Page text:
In the UK, middle-class families could be forced to declare how they divide the daily chores so tax officials can decide whether they should get child benefit.
If one partner earns more than 50,000 pounds, taxmen will be able to quiz unmarried couples over whether they are in fact co-habiting.
AdvertisementMore than one million letters are being sent out by HM Revenue and Customs to warn families that they could lose their child benefit from January 7.
According to the Daily Mail, the changes come after George Osborne announced controversial moves to slash child benefit for all families where one member earns more than 60,000 pounds.
It could mean that a family with three children where one parent earns over 60,000 pounds could lose up to 2,449 pounds a year.
Households with one worker on 50,000 to 60,000 pounds will also see payments reduced.
According to the report, Revenue and Customs staff will be able to ask couples who claim the benefit, but are unmarried who does the cooking and cleaning and school run if they believe one partner is claiming benefit while living with a high-earner.
A manual issued by HMRC suggests that officials should ask couples who claim the benefit, but are unmarried 'on what basis they split household chores'.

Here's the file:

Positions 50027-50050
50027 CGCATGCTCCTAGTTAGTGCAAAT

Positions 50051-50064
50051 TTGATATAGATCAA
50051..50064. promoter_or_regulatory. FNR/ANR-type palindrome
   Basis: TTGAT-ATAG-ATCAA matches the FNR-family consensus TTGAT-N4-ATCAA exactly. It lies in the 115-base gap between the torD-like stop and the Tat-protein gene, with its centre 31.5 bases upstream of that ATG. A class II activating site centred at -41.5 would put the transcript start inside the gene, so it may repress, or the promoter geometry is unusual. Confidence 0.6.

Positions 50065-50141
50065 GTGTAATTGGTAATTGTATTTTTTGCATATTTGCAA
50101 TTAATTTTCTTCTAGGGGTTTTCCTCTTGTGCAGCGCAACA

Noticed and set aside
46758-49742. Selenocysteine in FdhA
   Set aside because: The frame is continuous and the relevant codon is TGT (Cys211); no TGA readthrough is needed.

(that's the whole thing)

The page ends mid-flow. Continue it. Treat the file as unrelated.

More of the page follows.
Claimants could be grilled over the phone about the 'stability' of their relationship.
Staff will probe whether a couple 'tends to spend their leisure time together' and if they plan to marry.
An extra 50,000 parents will be expected to fill out self-assessment tax returns thanks to the child benefit changes.
However, HMRC will also encourage those who live in a household which is definitely going to lose the child benefit to simply opt out of receiving it.
"Nobody affected by the new charge needs to complete a tax return until January 2014, so HMRC will only contact people after that date, if further information is required," a spokesman for HMRC said.
"Nobody should worry about a call from HMRC where they have correctly told us about their circumstances," the spokesman added.
The government expects most people to be honest when they fill out their tax forms.